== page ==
Our Lord in the Attic
Ons'Lieve Heer op Solder is a museum, hidden in the heart of the Amsterdam city center. This museum is a former hidden church, located on the corner of Oudezijds Voorburgwal and Heintje Hoekssteeg.
Visitors will discover this rare well-preserved canal house from the 17th century.
Narrow corridors and stairs lead to historically decorated living areas, kitchens and cupboards, ending in what is literally the highlight of the museum: a complete church in the attic.
The museum Ons' Lieve Heer op Solder shows how Catholics in 17th century Amsterdam had to say mass.
No less than 350 years ago, Jan Hartman bought the building on Oudezijds Voorburgwal together with the two adjacent buildings on Heintje Hoekssteeg.
He lived there with his family during the period when public Catholic celebrations were officially prohibited in the Netherlands. The Protestants had taken power in the city in 1578. The Roman Catholics - about twenty percent of the Amsterdam population in the seventeenth and eighteenth centuries - then come second. They can no longer go to official churches for mass; these are henceforth intended for Protestant worship.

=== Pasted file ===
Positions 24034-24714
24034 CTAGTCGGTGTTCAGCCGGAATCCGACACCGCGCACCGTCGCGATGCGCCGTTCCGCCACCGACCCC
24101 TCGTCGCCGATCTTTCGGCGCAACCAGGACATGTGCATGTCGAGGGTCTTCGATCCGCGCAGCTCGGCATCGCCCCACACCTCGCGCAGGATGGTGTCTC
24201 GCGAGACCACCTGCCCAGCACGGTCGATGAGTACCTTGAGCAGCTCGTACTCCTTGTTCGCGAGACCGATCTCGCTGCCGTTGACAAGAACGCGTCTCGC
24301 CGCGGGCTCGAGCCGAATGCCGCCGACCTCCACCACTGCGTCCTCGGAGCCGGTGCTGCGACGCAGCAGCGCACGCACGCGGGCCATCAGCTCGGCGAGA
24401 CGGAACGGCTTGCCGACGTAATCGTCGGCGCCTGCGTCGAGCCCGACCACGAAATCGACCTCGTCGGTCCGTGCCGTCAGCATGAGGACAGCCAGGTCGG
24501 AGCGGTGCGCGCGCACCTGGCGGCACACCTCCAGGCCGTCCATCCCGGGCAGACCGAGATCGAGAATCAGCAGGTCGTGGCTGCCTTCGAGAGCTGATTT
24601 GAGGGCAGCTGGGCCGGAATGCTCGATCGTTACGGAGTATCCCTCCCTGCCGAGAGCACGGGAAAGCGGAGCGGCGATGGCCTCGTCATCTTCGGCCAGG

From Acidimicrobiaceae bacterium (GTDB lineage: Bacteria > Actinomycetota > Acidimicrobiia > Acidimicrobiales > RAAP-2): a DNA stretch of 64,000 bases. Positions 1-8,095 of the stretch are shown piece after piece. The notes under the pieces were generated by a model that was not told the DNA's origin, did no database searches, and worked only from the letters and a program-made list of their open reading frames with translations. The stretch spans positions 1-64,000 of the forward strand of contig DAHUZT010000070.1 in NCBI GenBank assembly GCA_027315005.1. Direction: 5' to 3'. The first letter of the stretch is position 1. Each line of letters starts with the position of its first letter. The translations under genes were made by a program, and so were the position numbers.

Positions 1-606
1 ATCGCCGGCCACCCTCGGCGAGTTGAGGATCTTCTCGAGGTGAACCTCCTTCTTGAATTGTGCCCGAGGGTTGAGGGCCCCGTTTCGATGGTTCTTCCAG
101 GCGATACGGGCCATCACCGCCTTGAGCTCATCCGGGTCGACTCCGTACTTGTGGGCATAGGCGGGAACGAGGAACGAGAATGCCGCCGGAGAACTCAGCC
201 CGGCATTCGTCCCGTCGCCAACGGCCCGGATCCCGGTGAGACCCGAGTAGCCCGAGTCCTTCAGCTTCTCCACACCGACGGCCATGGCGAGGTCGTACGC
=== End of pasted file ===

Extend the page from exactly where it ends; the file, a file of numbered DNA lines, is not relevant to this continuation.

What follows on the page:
He converted the attic floors of the three houses into a Catholic house church entirely in accordance with the then applicable rules; from the outside nothing suggests a church.
- First corona and now no more subsidies. Museum Ons' Lieve Heer op Solder is in danger of closure. Director Birgit Büchner is baffled. "How is this possible?"
- The hidden church Ons' Lieve Heer op Solder has been saved. The city council of Amsterdam continues to subsidize the museum, even though the 17th century monument fell over the edge of the Amsterdam Fund for the Arts (AFK) three weeks ago due to lack of money.